A federal appeals court said Friday that a Mexican woman cannot invoke an international convention on child abduction to get back her twin daughters, whose father has refused to return them from his home in Arizona.
A three-judge panel of the 9th U.S. Circuit Court of Appeals upheld a lower court that rejected Blanca Reyes Valenzuela’s argument because she and the father, Steve Michel, had agreed that their daughters should split their time between Mexico and the U.S.
Since the children were “habitually resident” in Arizona, the Hague Convention on International Aspects of Child Abduction does not apply, the courts ruled.
Calls to attorneys in the case and to the Mexican Embassy in Washington, D.C., were not immediately returned.
Valenzuela and Michel were living in Nogales, Sonora, in 2008 when the twins were born. But Michel soon moved 10 miles across the border to Arizona, where he worked, to keep from having to repeatedly cross the border.
The couple agreed then that their daughters would spend time in Arizona to take advantage of U.S. education, medical and other government support, according to court documents.
The girls spent Monday to Wednesday in Mexico with their mother, then were handed off to their father to live in Arizona Thursday through Sunday.
But the couple’s relationship turned ugly in 2010, the court said, and Valenzuela threatened to have Michel “beaten up or killed.”
At that point, she had the girls and stopped showing up at the border to hand them over to Michel.
Eventually, the exchanges resumed and the girls were reunited with their father, who told Valenzuela in a 2011 text that he would not bring them back to Mexico. Valenzuela then filed an application under the Hague Convention to try to force the children’s return.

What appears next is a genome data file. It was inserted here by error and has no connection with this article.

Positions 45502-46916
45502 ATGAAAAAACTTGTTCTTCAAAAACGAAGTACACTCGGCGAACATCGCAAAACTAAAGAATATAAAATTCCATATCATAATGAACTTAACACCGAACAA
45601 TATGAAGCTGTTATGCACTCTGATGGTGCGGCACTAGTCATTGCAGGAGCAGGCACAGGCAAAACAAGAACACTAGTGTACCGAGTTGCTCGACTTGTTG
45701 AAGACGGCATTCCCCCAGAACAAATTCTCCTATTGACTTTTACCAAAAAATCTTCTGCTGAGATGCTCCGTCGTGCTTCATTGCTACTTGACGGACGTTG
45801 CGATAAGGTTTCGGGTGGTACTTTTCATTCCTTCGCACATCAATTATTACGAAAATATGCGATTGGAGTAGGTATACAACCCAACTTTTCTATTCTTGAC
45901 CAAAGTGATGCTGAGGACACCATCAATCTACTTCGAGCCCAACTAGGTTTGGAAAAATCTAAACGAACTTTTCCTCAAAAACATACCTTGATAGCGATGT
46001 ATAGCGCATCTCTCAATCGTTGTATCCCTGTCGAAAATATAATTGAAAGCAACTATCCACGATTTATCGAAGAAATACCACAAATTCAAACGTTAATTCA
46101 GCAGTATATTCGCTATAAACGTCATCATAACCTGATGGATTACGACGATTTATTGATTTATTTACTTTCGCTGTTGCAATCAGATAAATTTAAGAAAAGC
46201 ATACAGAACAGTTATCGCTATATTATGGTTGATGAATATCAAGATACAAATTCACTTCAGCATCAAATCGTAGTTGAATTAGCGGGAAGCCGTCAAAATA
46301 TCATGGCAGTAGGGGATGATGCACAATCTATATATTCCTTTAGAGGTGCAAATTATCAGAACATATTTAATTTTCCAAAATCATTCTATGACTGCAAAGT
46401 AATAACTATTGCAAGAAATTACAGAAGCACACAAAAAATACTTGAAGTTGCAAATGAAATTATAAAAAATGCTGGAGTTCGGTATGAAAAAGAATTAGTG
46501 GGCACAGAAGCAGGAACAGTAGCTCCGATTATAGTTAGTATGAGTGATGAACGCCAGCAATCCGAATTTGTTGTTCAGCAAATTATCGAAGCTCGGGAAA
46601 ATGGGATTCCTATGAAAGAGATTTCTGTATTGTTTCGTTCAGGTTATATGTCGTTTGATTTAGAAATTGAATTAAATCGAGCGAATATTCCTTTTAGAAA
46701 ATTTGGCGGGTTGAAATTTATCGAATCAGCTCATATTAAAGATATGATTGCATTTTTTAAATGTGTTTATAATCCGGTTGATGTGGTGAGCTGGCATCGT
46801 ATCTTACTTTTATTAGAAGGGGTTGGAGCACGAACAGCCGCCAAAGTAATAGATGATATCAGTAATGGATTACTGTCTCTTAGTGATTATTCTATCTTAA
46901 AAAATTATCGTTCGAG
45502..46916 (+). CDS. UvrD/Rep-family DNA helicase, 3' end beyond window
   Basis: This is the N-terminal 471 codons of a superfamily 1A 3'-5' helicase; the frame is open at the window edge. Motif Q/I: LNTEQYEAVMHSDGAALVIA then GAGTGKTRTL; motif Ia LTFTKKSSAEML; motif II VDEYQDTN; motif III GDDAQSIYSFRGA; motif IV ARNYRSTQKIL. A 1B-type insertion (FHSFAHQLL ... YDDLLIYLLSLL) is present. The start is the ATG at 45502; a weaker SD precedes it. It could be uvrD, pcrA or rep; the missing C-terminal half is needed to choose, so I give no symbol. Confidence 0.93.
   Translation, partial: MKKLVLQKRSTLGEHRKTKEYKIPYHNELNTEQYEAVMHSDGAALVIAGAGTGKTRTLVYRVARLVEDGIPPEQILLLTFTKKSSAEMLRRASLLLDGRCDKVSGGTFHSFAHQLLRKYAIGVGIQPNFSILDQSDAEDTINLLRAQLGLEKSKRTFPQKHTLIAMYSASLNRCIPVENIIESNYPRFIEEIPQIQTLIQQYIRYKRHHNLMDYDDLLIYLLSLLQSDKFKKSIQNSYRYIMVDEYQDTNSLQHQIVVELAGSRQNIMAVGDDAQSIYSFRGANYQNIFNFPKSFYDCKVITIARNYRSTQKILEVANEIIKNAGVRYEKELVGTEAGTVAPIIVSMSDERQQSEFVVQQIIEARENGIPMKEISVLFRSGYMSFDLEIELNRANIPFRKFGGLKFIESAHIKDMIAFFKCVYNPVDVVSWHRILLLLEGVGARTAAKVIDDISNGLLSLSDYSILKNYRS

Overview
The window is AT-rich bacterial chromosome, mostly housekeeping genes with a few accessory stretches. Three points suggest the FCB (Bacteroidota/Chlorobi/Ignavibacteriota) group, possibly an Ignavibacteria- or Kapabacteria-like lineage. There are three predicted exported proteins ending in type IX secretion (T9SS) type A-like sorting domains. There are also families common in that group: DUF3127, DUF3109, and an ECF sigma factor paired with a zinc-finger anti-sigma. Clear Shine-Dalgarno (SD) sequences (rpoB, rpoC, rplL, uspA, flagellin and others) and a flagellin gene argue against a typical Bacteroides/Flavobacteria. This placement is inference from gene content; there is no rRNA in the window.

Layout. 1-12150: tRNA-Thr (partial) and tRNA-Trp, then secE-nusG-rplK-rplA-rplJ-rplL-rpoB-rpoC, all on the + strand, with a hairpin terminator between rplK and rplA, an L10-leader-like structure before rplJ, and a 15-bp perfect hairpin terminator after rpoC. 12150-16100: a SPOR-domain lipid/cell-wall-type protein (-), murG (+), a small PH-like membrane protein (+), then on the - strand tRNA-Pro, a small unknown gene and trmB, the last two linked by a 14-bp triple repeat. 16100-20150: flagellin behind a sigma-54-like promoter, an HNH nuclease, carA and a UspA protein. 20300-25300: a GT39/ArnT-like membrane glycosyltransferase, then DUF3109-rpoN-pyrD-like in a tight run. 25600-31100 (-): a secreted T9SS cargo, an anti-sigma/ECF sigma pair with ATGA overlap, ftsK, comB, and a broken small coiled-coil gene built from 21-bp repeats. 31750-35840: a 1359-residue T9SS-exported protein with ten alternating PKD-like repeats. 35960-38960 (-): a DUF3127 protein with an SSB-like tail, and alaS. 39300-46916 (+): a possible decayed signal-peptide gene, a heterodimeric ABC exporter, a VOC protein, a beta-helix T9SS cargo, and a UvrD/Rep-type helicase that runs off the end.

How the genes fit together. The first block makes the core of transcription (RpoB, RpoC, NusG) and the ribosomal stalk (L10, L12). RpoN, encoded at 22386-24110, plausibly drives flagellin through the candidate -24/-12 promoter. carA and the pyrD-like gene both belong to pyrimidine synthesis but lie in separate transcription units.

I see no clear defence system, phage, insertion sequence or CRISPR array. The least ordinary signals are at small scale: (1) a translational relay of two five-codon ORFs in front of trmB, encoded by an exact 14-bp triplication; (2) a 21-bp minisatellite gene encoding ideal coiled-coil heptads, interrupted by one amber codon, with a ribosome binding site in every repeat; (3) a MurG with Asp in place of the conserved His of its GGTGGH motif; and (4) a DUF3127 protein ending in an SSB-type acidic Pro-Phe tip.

In a hearing on the matter, Valenzuela and her witnesses testified by phone from Mexico to the U.S. District Court in Tucson. Valenzuela “talked over some of her witnesses” who the district court said “either lacked independent foundation for their testimony or were being audibly coached while they were testifying, possibly by Blanca (Valenzuela) herself.”
Michel testified that he and Valenzuela both decided to indefinitely take the twins to the U.S. on a regular basis and that they would be there long enough to attain government assistance, the court opinion said.
The district court considered Michel’s testimony more credible than Valenzuela’s, the appeals court said. The lower court accepted Michel’s description of how and when the children traveled between the U.S. and Mexico and, based on that description, ruled that the twins were “habitually resident” in the U.S.
“While the emotional aspects of this case are fraught, the law is clear,” said the appeals court opinion, written by Judge John Noonan.
“The children were habitually resident in the United States when Steve (Michel) retained them. Their retention was therefore not ‘wrongful’ under the Convention.”
The case was unusual because very few claims under the Hague Convention focus on “shuttle custody situations” in which children go back and forth indefinitely between two countries, the court said — particularly a shuttle that is so close and routine.
Many cases involve parents who move to a new country but cannot agree on whether they want to stay, the opinion said. And those that do involve shuttle custody typically involve children who travel a greater distance for longer periods of time, moving between continents for months-long stays, for example. Valenzuela and Michel lived only about 10 miles apart, the opinion said.
Circuit Judge Stephen Reinhardt agreed with the opinion.
But he wrote in a concurrence that issues involving shuttle custody situations and “dual habitual residence” may come up in future cases, and that they “are deserving of more thorough consideration than is possible in the case before us.”